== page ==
Leber's Idiopathic Stellate Retinopathy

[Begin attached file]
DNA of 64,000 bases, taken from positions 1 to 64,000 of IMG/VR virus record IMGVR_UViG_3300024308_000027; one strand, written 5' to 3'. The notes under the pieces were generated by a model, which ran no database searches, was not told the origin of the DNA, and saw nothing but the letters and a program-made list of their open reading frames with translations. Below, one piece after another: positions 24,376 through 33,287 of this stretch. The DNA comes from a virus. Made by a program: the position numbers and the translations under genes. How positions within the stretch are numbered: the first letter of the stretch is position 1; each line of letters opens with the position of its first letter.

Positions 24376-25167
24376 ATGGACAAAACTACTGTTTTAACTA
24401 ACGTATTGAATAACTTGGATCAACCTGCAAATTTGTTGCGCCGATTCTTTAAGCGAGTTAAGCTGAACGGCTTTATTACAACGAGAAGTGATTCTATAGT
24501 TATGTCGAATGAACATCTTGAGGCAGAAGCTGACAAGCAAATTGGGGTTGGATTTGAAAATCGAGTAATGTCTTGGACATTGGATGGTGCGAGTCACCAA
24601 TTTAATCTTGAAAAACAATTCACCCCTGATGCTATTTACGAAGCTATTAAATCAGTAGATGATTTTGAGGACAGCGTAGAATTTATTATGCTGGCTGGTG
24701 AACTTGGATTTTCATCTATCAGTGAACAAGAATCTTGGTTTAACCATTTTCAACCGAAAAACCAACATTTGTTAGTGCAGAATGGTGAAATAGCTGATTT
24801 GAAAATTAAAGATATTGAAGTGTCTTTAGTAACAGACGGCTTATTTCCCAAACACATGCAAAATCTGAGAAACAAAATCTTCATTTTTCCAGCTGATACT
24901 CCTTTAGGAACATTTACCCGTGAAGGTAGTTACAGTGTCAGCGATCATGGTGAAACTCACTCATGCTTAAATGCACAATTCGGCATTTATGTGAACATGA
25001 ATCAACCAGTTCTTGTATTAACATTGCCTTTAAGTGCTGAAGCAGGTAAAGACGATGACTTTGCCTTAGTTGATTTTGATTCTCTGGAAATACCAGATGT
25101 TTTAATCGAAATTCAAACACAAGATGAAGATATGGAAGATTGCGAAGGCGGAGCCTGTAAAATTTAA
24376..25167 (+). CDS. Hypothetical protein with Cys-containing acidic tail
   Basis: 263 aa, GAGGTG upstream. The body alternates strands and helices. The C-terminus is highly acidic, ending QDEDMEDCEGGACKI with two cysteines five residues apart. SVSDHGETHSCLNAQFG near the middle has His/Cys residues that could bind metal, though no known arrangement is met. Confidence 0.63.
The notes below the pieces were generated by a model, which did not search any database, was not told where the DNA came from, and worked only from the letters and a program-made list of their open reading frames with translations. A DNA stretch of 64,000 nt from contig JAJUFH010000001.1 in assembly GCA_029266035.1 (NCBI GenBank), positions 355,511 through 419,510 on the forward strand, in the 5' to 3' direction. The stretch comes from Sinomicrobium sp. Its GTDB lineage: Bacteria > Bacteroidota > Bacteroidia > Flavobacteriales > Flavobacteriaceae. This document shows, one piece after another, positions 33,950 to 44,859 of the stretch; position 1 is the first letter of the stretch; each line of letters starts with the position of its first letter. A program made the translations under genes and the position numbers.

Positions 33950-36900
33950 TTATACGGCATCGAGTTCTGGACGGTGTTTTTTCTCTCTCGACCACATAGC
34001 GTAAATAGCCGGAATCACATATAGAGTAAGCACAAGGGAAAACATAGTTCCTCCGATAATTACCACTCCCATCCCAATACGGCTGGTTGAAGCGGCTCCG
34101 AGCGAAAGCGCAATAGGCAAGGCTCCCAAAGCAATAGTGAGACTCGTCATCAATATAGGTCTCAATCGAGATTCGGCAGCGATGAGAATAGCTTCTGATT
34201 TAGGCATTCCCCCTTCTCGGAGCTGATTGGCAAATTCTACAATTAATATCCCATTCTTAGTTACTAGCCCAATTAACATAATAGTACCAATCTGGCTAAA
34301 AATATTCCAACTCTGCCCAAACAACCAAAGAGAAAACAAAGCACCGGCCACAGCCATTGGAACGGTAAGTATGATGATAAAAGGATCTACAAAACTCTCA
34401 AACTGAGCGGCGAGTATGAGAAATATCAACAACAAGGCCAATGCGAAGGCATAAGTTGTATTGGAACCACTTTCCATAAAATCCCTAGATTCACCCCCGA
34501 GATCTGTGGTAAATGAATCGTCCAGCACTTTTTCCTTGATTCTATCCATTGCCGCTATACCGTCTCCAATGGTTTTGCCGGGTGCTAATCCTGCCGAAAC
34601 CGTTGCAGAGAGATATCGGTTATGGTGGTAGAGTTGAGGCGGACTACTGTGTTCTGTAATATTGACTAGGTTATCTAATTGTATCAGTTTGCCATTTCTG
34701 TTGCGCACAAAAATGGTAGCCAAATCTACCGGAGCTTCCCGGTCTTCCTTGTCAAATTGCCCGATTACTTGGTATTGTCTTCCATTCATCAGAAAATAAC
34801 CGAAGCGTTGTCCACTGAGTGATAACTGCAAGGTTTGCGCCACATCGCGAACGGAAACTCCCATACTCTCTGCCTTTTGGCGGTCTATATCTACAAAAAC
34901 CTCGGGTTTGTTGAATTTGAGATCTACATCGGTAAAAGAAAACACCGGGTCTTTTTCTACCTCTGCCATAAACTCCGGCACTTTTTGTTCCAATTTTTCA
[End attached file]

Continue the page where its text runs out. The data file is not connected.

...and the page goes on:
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<ul><li><p>L E B E R ' S I D I O P A T H I C S T E L L A T E R E T I N O P A T H Y </p><p>DENIS M. CARROLL, M . D . , AND RUDOLPH M. FRANKLIN, M . D . </p><p>New Orleans, Louisiana </p><p>Three patients with Leber's idiopathic stellate retinopathya 16-year-old girl, a 26-year-old man, and a 7-year-old girlalso had acute multifocal chorioretinitis. The second patient also had an associated idiopathic peripheral seventh nerve palsy. Extensive neurologic testing and viral cultures gave no explanation of the origin of the retinopathy. However, each of the patients had had an upper respiratory or gastrointestinal illness shortly before the onset of the condition, sug-gesting an infectious origin. In all three patients the optic disk swelling resolved spontaneously and the stellate exudate gradually faded. </p><p>Leber's stellate retinopathy has the fol-lowing features: (1) macular exudates in a star formation; (2) optic disk swelling; (3) unilaterality; (4) spontaneous resolution; and (5) an unknown cause.1 The clinical2 , 3 and fluorescein angiographic features4,5 have been described but, although Gass4 , 6 has suggested a viral cause, the exact nature of this condition remains specula-tive. </p><p>We studied three patients who had the usual clinical features of Leber's stellate retinopathy but who also had multiple foci of chorioretinitis during the active stage of the condition. To the best of our knowledge, this pattern has not been reported previously. One patient also had concurrent unilateral peripheral facial nerve paralysis (Bell's palsy). </p><p>CASE REPORTS </p><p>Case 1This 16-year-old girl was first examined in January 1980 because of a 12-day history of decreased </p><p>visual acuity in her left eye. Several days before the onset of reduced vision, she had had a severe system-ic illness resembling influenza and consisting of fever, malaise, and headache. The symptoms had resolved spontaneously, and the patient was well until the visual loss in the left eye began. Medical, ocular, and family histories were noncontributory. </p><p>Our initial examination disclosed an uncorrected visual acuity of R.E.: 6/6 (20/20) and L.E. 6/120 (20/400). There was a relative afferent pupillary de-fect in the left eye. A slit-lamp examination disclosed a clear anterior segment with an occasional cell in the vitreous cavity of the left eye. Ophthalmoscopy of the right eye showed clear media with a normal optic disk and retinal vessels. There were three small focal white lesions in the midperipheral retina. All three lesions were less than 0.25 disk diameter in size and slightly elevated (Fig. 1). They appeared to involve the deeper layers of the retina and the choroid. </p><p>Ophthalmoscopy of the left eye showed 1 + vitre-ous cells. The left optic disk was markedly swollen </p><p>Accepted for publication Oct. 7, 1981. From the Lions Eye Research Laboratories, De-</p><p>partment of Ophthalmology, LSU Eye Center, LSU Medical Center School of Medicine, New Orleans, Louisiana. This study was supported in part by grant EY02377 from the National Eye Institute. </p><p>Reprint requests to Denis M. Carroll, M.D., LSU Eye Center, 136 S. Roman, New Orleans, LA 70112. </p><p>Fig. 1 (Carroll and Franklin). Case 1, right eye. One of three similar chorioretinal lesions (X 2). </p><p>96 AMERICAN JOURNAL OF OPHTHALMOLOGY 93:96-101, 1982 </p></li><li><p>VOL. 93, NO. 1 LEBER'S STELLATE RETINOPATHY 97 </p><p>and elevated approximately 2 to 3 mm. The capillar-ies of the optic disk were dilated but no hemorrhages were present. A fine stellate pattern of exudate appeared in the macula with subretinal fluid extend-ing from the optic disk into the macular area. A small, focal, yellow-white, deep retinal lesion, simi-lar to those noted in the right eye, was located midway between the optic disk and the macula (Fig. 2). Visual field examination of the right eye gave normal results, but the left eye demonstrated a dense centrocecal scotoma. A- and B-scan ultrasono-graphic examinations disclosed a solid elevation of the optic nerve head of approximately 2 mm, with a shallow detachment of the retina extending from the optic disk to the macula. The orbits appeared to be normal. </p><p>Fluorescein angiography demonstrated extensive leakage from the left optic disk and late hyperfluores-cence of the focal chorioretinal lesions in both eyes (Fig. 3). </p><p>Tests done when the patient entered the hospital (complete blood cell count, urinalysis, SMA-12, blood cultures, purified protein derivative tuberculin test, histoplasmin skin tests, VDRL test, and chest and skull X-rays with views of the optic foramina) all gave normal results. The patient was discharged after four days and observed but not treated. </p><p>A follow-up examination two weeks later disclosed a visual acuity of R.E.: 676 (20/20) and L.E.: 6/120 (20/400). The focal chorioretinal lesions in the right eye remained unchanged. The optic nerve swelling had lessened, and there was a marked reduction in the amount of subretinal fluid in the left eye. The macular star figure was still present. </p><p>Examination four weeks after onset disclosed that the visual acuity in the left eye had improved to 6/60 (20/200). The focal chorioretinal lesions in the right eye had faded slightly but were still visible. Further reduction in the optic nerve swelling in the left eye had occurred, along with resolution of all subretinal fluid. The macular star figure and focal chorioretinal lesion remained. Visual field examination showed that the centrocecal scotoma was reduced in size. </p><p>The patient was examined two months later in April 1980; at that time she reported that her vision had improved steadily. Her visual acuity had im-proved to R.E.: 674.5 (20/15) and L.E.: 6/60 +1 (20/200 +1). The afferent pupillary defect was still present in the left eye. Ophthalmoscopy of the right eye showed only faint white spots that corresponded to the previous focal chorioretinal lesions. Examina-tion of the left eye disclosed a flat optic disk nasally, with pale swelling of the temporal edge and slight swelling of the adjacent nerve fiber layer. The sub-retinal fluid was entirely absent, and only small punctate areas of intraretinal exudate remained in the macula. </p><p>Case 2This 26-year-old man was first examined in August 1980 because of a 12-day history of blurred vision in the left eye and a three-day history of left-sided facial weakness. He had noted stomach cramps, diarrhea, and malaise just before the onset of visual loss. Medical, ocular, and family histories were noncontributory. Our initial examination disclosed an uncorrected visual acuity of R.E.: 6/4.5 1 (20/15 - 1 ) and L.E.: 6/24 - 1 (20/80 - 1 ) . Refraction in the left eye improved the visual acuity to 6/15 12 (20/50) with a 1.00 sphere. Ocular motility was </p><p>Fig. 2 (Carroll and Franklin). Case 1, left eye. Note the markedly swollen optic disk, the macular star figure, and the focal white chorioretinal lesion be-tween the optic disk and the macula. </p><p>Fig. 3 (Carroll and Franklin). Case 1, right eye. Late-phase fluorescein angiogram shows hyperfluo-rescence of two focal chorioretinal lesions. The upper lesion is the one shown in Figure 1. </p></li><li><p>98 AMERICAN JOURNAL OF OPHTHALMOLOGY JANUARY, 1982 </p><p>Fig. 4 (Carroll and Franklin). Case 2, left eye. Note the mild optic disk swelling and the macular star figure. </p><p>Fig. 5 (Carroll and Franklin). Case 2, left eye. There are two focal chorioretinal lesions. The periph-eral lesion appears to be more atrophic. </p><p>normal, but there was a complete left-sided peripher-al facial nerve palsy. Intraocular pressure by applana-tion was R.E.: 17 mm Hg and L.E.: 12 mm Hg. The pupils appeared to be normal and no definite afferent pupillary defect was present. A slit-lamp examination disclosed a clear anterior segment in both eyes. Ophthalmoscopy showed clear media with a normal optic disk, macula, and retina in the right eye and clear media in the left eye. The left optic disk was swollen on the temporal side, with a small flame-shaped hemorrhage at the 5 o'clock position. There was a fine macular star figure but no definite subreti-nal fluid in the macular area (Fig. 4). Two focal yellow-white lesions less than 0.25 disk diameter in size were present inferotemporal to the macula (Fig. 5). The peripheral lesion was yellow with a diffuse border and involved the deep and superficial layers of the retina. The central lesion was white with sharper borders and involved only the deeper retina. There were no cells in the vitreous cavity. </p><p>Fluorescein angiography demonstrated diffuse leakage from the left optic disk and a normal macula. The peripheral focal chorioretinal lesion showed hy-perfluorescence early with no dye leakage and was consistent with a retinal pigment epithelial defect. The proximal chorioretinal lesion became progres-sively hyperfluorescent in the later stages of the angiogram (Fig. 6). </p><p>When the patient was admitted to the hospital, a complete neurologic examination disclosed a periph-eral seventh nerve weakness. Results of a general physical examination were normal. The white blood cell count was 6,800 cells/mm3 with 1% basophils, 6% eosinophils, 3% monocytes, 24% lymphocytes, 26% polymorphonuclear leukocytes, and normal platelets. The red blood cell count, hemoglobin level, and </p><p>hematocrit were normal. The antinuclear antibody was positive (1:20). Serum electrolyte, blood urea nitrogen, glucose, liver function, urinalysis, thyroid (T3 and T4), and VDRL tests were normal, as were skull X-ray films. Plain films of the sinuses disclosed evidence of sinusitis involving both the maxillary and the right ethmoid sinuses. Computed axial tomogra-phy of the brain and orbits demonstrated evidence </p><p>Fig. 6 (Carroll and Franklin). Case 2, left eye. Late-phase fluorescein angiogram of the two focal chorioretinal lesions shown in Figure 5. </p></li><li><p>VOL. 93, NO. 1 LEBER'S STELLATE RETINOPATHY 99 </p><p>only of the sinusitis. Chest X-ray films and an elec-trocardiogram were normal. Lumbar puncture showed clear fluid and no cells; protein level was 25 mg/100 ml, glucose level was 66 mg/100 ml, and a VDRL test was nonreactive. Cytologic studies of the cerebrospinal fluid and immunoelectrophoresis of the blood and cerebrospinal fluid gave normal findings. The cerebrospinal fluid, serum, and throat swab cultures for virus showed no growth after six weeks. Because we could find no definite cause for the peripheral seventh nerve palsy, we considered it to be an idiopathic (Bell's type) facial nerve palsy. </p><p>The patient was examined after one week of hospi-talization, at which time the Bell's palsy had lessened and the visual acuity in the left eye had returned to 6/12 (20/40). The fundus was unchanged. Two weeks later, his visual acuity had improved to 677.5 (20/25), and the Bell's palsy had completely resolved. Oph-thalmoscopy showed that the optic disk edema had resolved, leaving a macular star and the two faint white focal lesions inferior to the macula. </p><p>A follow-up examination two months later showed a visual acuity of R.E.: 674.5 (20/15) and L.E. : 6/6 - 2 (20/20 2). The optic disk was normal at this time, but the macular star figure remained. The two focal chorioretinal lesions had faded, leaving faint chorio-retinal scars. </p><p>Case 3This 7-year-old girl was referred here in October 1980 because of decreased visual acuity and a lipid exudate in her left macula, first noted two weeks earlier. She had had an upper respiratory infection with mild discomfort around the left eye in August 1980, and was found to have decreased visual acuity during a routine school examination three weeks later. Medical, ocular, and family histories were noncontributory. </p><p>Our initial examination disclosed an uncorrected visual acuity of R.E.: 676 (20/20) and L.E.: 6/15 - 2 (20/50 2). An afferent pupillary defect was present in the left eye. A slit-lamp examination of the right eye gave normal findings but the left eye showed 1+ cells in the anterior vitreous. </p><p>Ophthalmoscopy of the right eye showed clear media with a normal optic disk and macula. In the inferior midperipheral retina, there was a single, small, yellow, slightly elevated, deep retinal lesion. The left eye showed a slight elevation of the optic disk and a star pattern of exudate in the macula (Fig. 7). There were no focal retinal lesions in the left eye. Visual fields were normal in the right eye but demonstrated a centrocecal scotoma in the left eye. </p><p>Fluorescein angiography showed early leakage from the optic disk capillaries with late staining in the left eye. No definite changes were noted in the macula. The focal chorioretinal lesion in the right eye demonstrated late hyperfluorescence (Fig. 8). </p><p>Results of a neurologic examination performed one week later were normal. A lumbar puncture at that time disclosed clear fluid with an opening pressure of 120 mm H2O. The cerebrospinal fluid was clear and colorless, with 1 lymphocyte per cubic millimeter. Gram stain, India ink preparation, and cultures for bacteria and virus were negative. A cerebrospinal fluid VDRL test was nonreactive. Cerebrospinal fluid levels of glucose and protein and the results of electrophoresis were normal. Computed axial tomog-raphy of the brain and orbits gave normal findings. </p><p>A follow-up examination seven weeks later showed a visual acuity of R.E.: 6/6 (20/20) and L.E.: 6/7.5 (20/25). No afferent pupillary defect was present. Results of a slit-lamp examination were normal. </p><p>Fig. 7 (Carroll and Franklin). Case 3, left eye. Note the slight swelling of the optic nerve and a partial macular star figure. </p><p>Fig. 8 (Carroll and Franklin). Case 3, right eye. Late-phase fluorescein angiogram shows hyperfluo-rescence of the focal chorioretinal lesion. </p></li><li><p>100 AMERICAN JOURNAL OF OPHTHALMOLOGY JANUARY, 1982 </p><p>Ophthalmoscopy disclosed an inactive chorioretinal scar at the site of the focal yellow lesion in the right eye. The left optic disk was flat, and a faint macular star figure was still present. </p><p>DISCUSSION </p><p>The three cases reported here are typi-cal of Leber's stellate retinopathy or mac-ulopathy, but also included multiple focal chorioretinal lesions. All three patients had the typical unilateral macular star figure associated with optic disk swelling. The swelling, which was preceded by a systemic illness resembling a viral infec-tion,1"6 gradually resolved, leaving the macular star figure which faded during the next two to three months. Visual acuity improved as the optic nerve swell-ing lessened. </p><p>Stellate maculopathy is a nonspecific clinical finding consisting of a pattern of exudate radiating from the macula, rang-ing from discrete dots to denser diverg-ing streaks. This pattern of exudate can be associated with traumatic, inflammato-ry, and vascular diseases of the retina, as well as with various optic nerve lesions.6'7 </p><p>The explanation of the macular star figure in Leber's stellate retinopathy remains unknown, but Gass5 thinks that it is the result of leakage of protein and lipid-rich exudate from the deep capillaries of the optic nerve into the subretinal space and outer plexiform layer of...</p></li></ul>